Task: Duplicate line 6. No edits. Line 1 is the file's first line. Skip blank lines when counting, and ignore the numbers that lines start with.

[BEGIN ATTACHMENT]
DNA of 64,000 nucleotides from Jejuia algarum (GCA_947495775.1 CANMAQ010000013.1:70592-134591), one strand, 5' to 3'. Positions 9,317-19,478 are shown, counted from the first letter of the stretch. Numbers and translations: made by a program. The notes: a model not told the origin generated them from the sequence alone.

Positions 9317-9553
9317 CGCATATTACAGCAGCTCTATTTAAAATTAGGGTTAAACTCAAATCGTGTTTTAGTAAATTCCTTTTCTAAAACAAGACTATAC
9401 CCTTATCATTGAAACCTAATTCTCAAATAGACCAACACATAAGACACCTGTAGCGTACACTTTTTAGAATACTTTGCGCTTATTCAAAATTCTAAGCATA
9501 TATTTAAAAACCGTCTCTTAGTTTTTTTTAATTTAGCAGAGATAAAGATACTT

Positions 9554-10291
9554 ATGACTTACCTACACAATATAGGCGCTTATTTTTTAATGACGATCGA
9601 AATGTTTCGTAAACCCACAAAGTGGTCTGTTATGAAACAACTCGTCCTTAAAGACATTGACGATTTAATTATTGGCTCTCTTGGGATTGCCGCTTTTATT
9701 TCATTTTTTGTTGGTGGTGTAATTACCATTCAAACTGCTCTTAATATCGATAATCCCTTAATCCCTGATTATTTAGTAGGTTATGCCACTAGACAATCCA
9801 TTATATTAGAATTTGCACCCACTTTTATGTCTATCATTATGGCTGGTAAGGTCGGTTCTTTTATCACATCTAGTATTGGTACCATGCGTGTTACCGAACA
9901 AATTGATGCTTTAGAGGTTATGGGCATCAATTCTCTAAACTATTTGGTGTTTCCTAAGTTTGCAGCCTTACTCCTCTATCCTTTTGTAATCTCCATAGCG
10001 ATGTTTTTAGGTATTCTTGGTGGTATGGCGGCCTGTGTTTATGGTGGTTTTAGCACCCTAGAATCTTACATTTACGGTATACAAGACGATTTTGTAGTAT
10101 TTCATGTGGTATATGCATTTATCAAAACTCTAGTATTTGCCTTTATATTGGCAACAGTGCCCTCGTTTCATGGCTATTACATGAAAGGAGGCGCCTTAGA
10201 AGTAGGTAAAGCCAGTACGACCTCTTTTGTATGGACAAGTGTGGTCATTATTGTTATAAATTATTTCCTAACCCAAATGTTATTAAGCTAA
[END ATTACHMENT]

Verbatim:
Positions 9554-10291